But that's the perfect anti-zombie weapon!
I'd take a shottie over a Tommy gun and offhand pistol any day.
My parents are having me upgrade their desktop to Windows 7 right now, and I haven't talked to anyone who has used 7 that would rather go back to XP. 7 seems to be the most popular version of Windows ever, judging by users' opinions of it, and MS will feature extended support for it until 2020.
That's because the entire 192.168 IP range isn't routable on the Internet:
# Query terms are ambiguous. The query is assumed to be:
# "n 192.168.2.100"
# Use "?" to get help.
# The following results may also be obtained via:
NetRange: 192.168.0.0 - 192.168.255.255
NetType: IANA Special Use
Comment: These addresses are in use by many millions of independently operated networks, which might be as small as a single computer connected to a home gateway, and are automatically configured in hundreds of millions of devices. They are only intended for use within a private context and traffic that needs to cross the Internet will need to use a different, unique address.
You guys are both newbs.
(Pointing): "I didn't get a Harrumph outta that guy!"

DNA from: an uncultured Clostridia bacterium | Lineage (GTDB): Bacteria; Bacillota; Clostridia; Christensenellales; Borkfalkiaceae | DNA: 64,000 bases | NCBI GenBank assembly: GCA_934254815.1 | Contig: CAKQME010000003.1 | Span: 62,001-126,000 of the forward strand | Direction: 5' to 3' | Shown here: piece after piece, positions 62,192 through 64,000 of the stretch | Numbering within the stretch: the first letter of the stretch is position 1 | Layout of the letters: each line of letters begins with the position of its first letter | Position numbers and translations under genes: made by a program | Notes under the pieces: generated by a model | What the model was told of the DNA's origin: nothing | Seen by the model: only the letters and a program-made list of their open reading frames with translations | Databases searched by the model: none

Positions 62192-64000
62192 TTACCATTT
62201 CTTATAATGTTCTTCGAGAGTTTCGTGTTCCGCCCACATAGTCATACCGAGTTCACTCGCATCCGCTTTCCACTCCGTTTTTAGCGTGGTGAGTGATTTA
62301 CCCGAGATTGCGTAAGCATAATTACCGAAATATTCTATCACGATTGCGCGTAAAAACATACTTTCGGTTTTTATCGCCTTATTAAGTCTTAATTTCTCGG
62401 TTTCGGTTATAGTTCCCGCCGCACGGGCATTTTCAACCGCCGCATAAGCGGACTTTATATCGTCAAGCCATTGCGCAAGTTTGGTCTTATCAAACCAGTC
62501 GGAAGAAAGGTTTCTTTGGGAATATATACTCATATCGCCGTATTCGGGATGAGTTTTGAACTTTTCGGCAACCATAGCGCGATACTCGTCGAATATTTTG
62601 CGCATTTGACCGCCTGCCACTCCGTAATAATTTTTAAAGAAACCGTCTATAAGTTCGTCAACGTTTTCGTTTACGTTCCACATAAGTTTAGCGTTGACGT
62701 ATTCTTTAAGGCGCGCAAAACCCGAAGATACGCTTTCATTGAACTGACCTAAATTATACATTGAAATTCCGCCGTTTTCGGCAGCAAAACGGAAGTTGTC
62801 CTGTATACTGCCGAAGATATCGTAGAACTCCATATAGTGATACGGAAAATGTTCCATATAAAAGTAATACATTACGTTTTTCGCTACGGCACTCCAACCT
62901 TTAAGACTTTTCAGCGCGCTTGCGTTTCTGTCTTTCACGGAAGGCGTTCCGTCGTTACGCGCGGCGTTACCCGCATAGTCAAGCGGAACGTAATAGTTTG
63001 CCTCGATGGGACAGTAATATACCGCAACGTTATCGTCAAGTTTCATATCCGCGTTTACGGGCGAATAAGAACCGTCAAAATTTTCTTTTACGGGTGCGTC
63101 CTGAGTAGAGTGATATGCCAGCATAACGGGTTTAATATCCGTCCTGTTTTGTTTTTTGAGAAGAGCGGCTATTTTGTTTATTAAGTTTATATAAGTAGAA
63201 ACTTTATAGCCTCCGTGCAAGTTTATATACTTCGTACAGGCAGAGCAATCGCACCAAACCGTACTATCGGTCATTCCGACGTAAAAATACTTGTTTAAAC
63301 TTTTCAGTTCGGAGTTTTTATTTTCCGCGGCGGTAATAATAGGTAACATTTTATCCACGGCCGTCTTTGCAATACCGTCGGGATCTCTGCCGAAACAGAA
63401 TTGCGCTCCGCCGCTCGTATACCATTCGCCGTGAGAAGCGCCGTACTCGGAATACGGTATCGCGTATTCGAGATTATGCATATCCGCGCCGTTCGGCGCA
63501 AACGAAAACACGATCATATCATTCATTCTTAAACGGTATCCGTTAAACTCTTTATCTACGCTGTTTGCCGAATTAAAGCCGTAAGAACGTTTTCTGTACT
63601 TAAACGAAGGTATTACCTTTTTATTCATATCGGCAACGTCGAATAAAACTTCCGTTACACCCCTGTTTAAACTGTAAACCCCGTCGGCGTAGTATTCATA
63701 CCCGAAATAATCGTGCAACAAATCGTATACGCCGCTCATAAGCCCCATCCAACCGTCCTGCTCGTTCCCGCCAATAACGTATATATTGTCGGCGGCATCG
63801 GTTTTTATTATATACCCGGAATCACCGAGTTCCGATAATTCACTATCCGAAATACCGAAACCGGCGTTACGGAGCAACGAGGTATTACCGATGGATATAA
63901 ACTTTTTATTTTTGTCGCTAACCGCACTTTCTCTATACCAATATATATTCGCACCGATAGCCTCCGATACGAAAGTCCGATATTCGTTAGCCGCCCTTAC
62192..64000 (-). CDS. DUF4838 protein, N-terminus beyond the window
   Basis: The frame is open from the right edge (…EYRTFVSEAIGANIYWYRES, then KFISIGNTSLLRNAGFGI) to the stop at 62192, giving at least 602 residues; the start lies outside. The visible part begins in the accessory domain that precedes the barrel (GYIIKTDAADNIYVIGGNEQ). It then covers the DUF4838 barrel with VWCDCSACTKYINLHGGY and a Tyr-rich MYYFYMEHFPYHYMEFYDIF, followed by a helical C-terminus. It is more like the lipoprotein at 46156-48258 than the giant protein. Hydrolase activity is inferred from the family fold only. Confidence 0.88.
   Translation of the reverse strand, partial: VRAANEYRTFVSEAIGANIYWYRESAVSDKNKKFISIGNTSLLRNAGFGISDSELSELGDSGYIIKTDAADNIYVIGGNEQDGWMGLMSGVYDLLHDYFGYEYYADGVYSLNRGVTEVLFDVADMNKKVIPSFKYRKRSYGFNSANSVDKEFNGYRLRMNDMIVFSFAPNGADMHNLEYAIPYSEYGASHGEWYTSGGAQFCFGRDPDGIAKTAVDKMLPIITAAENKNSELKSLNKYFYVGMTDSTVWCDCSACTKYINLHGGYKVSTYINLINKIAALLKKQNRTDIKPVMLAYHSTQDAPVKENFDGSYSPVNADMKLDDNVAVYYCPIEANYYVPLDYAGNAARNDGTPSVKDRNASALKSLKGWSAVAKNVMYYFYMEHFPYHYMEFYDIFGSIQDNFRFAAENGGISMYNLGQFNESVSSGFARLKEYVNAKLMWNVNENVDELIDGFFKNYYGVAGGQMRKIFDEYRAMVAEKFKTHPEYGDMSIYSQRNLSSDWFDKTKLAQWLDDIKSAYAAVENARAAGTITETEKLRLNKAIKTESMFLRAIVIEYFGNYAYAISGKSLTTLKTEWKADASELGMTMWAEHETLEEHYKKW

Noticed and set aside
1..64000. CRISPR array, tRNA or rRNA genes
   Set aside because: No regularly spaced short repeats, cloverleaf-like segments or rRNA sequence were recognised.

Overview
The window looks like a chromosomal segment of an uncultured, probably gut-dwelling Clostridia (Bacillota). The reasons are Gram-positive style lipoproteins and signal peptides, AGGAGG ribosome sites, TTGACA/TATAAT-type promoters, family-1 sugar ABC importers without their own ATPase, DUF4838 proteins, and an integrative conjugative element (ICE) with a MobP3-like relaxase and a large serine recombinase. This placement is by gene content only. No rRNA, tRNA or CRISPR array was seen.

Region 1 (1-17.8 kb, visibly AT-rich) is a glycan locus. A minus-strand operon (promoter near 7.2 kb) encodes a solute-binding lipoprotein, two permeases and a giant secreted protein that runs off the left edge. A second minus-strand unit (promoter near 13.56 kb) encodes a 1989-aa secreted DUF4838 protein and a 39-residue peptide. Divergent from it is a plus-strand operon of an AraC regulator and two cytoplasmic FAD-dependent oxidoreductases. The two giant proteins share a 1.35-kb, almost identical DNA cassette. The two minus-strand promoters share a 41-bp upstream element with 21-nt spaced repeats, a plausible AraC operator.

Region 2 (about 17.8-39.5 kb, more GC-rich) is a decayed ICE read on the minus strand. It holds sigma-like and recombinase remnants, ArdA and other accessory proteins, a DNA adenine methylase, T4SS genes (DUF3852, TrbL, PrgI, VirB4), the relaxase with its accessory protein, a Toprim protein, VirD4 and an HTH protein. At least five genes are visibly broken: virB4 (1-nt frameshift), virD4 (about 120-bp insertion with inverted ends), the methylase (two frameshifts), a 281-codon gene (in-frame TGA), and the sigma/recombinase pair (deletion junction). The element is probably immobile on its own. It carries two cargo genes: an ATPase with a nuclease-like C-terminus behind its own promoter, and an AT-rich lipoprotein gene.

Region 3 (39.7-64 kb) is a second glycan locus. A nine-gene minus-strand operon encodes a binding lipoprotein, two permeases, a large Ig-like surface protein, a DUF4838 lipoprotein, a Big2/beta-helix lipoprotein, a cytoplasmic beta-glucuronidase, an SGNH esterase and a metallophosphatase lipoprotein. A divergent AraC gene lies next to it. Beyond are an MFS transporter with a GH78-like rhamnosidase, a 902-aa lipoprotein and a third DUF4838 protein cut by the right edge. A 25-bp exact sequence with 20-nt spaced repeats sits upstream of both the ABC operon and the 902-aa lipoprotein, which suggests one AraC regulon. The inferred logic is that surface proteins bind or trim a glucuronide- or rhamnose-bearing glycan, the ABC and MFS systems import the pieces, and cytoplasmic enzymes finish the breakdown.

I mean, it's obvious that they're REALLY BAD at it. Hardly any animals are bipeds, in comparison to the amount of quadrupeds, especially.
Why not play to robots' areas of strength and just stick with wheels/treads/rotors/wings/etc., and worry about more advanced forms of locomotion later? I understand that humans want robots that look and act like humans, I suppose, but how about coming up with more practical designs?
Guardian article from 2008 called 'Captcha is broken, now what?', which in turn references a Captcha-breaking algorithm that was created in 2005, "and demonstrated it by posting automated comments to nearly 100 blogs to demonstrate their vulnerability."
(One of Castro's workers tells him some men with a trillion dollar bill are here to see him.)
Mr. Burns: Oh, so the island's not for sale, eh? Well, will you at least permit us to live in your socialist paradise?
Castro (in disbelief): You talking about Cuba?
Mr. Burns: All we ask is preferential treatment because of my fabulous wealth!
[Burns holds the trillion dollar bill up.]
Castro: May I see?
Mr. Burns: Ho ho ho, see with your eyes, not with your hands!
Castro: Please, we are all amigos here!
Homer: Mr. Burns, I *think* we can trust the president of *Cuba*...
Mr. Burns: [hands it to Castro, and waits a couple of seconds.] Now, give it back.
Castro: Give what back?
Mr. Burns: D'oh...
(The three men are on a crudely made raft in the middle of the ocean headed back home.)
Homer: It's hard to believe there's a place worse than America, but we found it!
Mr. Burns: Yes, I, too, feel renewed appreciation for the good old US of A. Oppression and harassment are a small price to pay to live in the land of the free.
Smithers: Sir, aren't you facing some serious jail time?
Mr. Burns: Well, if it's a crime to love one's country, then I'm guilty. And if it's a crime to steal a trillion dollars from our government and hand it over to communist Cuba, then I'm guilty of that too. And if it's a crime to bribe a jury, then so help me, I'll soon be guilty of that!